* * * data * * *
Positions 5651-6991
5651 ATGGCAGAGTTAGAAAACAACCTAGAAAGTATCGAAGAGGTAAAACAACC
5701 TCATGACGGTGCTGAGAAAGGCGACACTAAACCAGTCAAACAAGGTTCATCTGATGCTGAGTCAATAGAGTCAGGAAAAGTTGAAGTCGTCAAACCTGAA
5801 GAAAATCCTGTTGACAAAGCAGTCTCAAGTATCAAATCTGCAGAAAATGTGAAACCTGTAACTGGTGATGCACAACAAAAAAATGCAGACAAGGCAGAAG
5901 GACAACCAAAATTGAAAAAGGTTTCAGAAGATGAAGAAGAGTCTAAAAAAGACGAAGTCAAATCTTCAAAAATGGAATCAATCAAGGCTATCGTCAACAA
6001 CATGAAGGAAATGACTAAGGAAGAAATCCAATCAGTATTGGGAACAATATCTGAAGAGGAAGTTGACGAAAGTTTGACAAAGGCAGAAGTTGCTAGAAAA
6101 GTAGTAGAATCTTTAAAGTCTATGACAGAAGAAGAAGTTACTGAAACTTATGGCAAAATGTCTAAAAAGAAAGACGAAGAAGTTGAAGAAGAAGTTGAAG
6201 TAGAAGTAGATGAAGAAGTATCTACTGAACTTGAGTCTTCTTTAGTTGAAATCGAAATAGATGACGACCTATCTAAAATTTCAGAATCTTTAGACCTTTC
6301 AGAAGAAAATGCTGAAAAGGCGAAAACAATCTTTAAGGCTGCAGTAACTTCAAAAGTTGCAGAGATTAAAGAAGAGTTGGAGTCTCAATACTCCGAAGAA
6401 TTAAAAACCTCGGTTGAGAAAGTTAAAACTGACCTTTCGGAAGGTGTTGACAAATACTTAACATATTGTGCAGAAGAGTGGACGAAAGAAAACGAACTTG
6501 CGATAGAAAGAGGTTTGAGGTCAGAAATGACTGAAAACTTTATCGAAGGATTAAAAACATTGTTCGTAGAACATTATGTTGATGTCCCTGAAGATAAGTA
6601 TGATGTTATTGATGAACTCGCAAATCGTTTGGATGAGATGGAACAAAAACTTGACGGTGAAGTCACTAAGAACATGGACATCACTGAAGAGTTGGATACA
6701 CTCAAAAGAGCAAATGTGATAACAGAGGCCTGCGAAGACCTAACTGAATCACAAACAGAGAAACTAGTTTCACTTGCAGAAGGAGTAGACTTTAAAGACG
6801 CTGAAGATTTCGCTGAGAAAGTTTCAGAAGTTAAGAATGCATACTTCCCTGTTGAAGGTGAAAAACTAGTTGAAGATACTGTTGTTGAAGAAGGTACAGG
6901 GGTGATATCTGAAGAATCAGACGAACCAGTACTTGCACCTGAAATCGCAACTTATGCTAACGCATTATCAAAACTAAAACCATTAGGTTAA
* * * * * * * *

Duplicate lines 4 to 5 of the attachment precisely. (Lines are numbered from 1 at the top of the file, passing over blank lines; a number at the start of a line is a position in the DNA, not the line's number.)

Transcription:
5801 GAAAATCCTGTTGACAAAGCAGTCTCAAGTATCAAATCTGCAGAAAATGTGAAACCTGTAACTGGTGATGCACAACAAAAAAATGCAGACAAGGCAGAAG
5901 GACAACCAAAATTGAAAAAGGTTTCAGAAGATGAAGAAGAGTCTAAAAAAGACGAAGTCAAATCTTCAAAAATGGAATCAATCAAGGCTATCGTCAACAA